In “Combining low-volatility and fundamental investing,” we zoom in on the relation between low-volatility investing and fundamental indexation. We find that fundamental investing is essentially a value strategy, and while it shares a common goal with low-volatility investing to improve on the capitalization-weighted market portfolio, the two strategies are very different with dissimilar performance characteristics. With low-volatility, the first step toward improving the Sharpe ratio comes from reducing volatility, while fundamental investing is all about enhancing return. We recommend exposure to both effects.
Some more practical aspects of low-volatility investing are included in Part Three. In particular, we present “How to benchmark low-volatility strategies.” It is important to remember that the MSCI Minimum Volatility Indices were not introduced until 2008, two years after the launch of Conservative Equity. What the article also highlights, however, is how many “passive” low-volatility strategies are actually active strategies in disguise, requiring numerous subjective decisions.
In Part Three, you will also find an article based on our more than five-years of experience running Conservative Equity. “How distress risk can improve a low-volatility strategy,” presents our research that distress risk is unrewarded. Including a distress-risk model in a low-volatility equity strategy can avoid a number of common pitfalls, such as underperformance in bear markets, high turnover in illiquid stocks and concentrated industry exposures. Part Three concludes with a concise and useful summary, “Ten things you should know about low-volatility investing.”
The distress-risk model we developed for Conservative Equities proved to be a bridge to a new strategy. In March 2012, we introduced Conservative Credits. Basically, we found that just as in equities, the low-risk anomaly exists in bond markets. And, just as in equities, it is driven by benchmark-driven investing, where portfolio managers are evaluated based on returns relative to an index. This causes them to overpay for higher risk assets and to neglect lower-risk assets. The distress-risk model is a key factor in selecting low-risk credits in the Conservative Credits strategy. You can read more about it in “The low-risk anomaly in credits,” which comprises Part Four.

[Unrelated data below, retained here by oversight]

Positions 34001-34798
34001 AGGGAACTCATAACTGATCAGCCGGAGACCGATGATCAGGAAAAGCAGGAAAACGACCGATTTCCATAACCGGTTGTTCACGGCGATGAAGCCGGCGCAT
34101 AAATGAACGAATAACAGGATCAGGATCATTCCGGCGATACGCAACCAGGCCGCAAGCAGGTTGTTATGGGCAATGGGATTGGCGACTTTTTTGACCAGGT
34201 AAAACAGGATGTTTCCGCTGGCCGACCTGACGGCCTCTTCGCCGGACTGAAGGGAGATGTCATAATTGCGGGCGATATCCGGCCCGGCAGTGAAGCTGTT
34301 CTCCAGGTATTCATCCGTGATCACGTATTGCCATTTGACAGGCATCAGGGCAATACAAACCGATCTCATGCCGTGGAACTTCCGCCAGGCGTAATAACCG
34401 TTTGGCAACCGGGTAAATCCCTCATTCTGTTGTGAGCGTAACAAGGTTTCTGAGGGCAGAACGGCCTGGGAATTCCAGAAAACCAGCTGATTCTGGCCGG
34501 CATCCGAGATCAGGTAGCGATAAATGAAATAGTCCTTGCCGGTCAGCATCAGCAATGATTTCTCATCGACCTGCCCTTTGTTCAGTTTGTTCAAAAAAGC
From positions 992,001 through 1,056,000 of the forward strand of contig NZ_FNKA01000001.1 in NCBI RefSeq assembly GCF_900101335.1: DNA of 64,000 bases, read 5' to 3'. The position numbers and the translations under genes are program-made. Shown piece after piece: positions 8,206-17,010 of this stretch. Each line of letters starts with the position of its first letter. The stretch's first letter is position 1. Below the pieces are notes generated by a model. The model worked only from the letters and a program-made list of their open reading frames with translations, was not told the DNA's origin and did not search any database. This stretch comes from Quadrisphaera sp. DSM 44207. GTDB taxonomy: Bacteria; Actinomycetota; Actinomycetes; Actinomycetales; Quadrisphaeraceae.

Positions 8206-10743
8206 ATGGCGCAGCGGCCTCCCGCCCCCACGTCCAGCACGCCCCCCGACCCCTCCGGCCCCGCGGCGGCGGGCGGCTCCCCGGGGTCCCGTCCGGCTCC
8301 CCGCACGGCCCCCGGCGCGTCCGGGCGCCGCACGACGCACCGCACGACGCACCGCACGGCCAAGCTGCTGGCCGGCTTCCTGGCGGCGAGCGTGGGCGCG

Less than ten years ago, we began with identifying and testing an investment anomaly: low-risk stocks have better risk-adjusted returns than high-risk stocks. Empirical evidence documented its existence and, after a few years, the focus shifted from whether it was real to the best way to implement it in portfolios. Gradually, other alternatives to the traditional capitalization-weighted index were developed using systematic factor strategies to capture beta in a “smarter” way. Today, we find a growing number of institutional investors believing that the long-term game is not to beat a benchmark, but to harvest factor returns. The discussion is increasingly centered on the strategic selection of specific active strategies to include in an equity portfolio.
We are pleased to have participated in this important debate and trust that you will find the results of our research insightful. To keep up to date with our publications, go to the Low-volatility pages.
Clients are invited to request a copy of this limited edition from their Robeco contact or by sending an email to email@example.com
BY CLICKING ON “I AGREE”, I DECLARE I AM A WHOLESALE CLIENT AS DEFINED IN THE CORPORATIONS ACT 2001.
What is a Wholesale Client?
A person or entity is a “wholesale client” if they satisfy the requirements of section 761G of the Corporations Act.
This commonly includes a person or entity: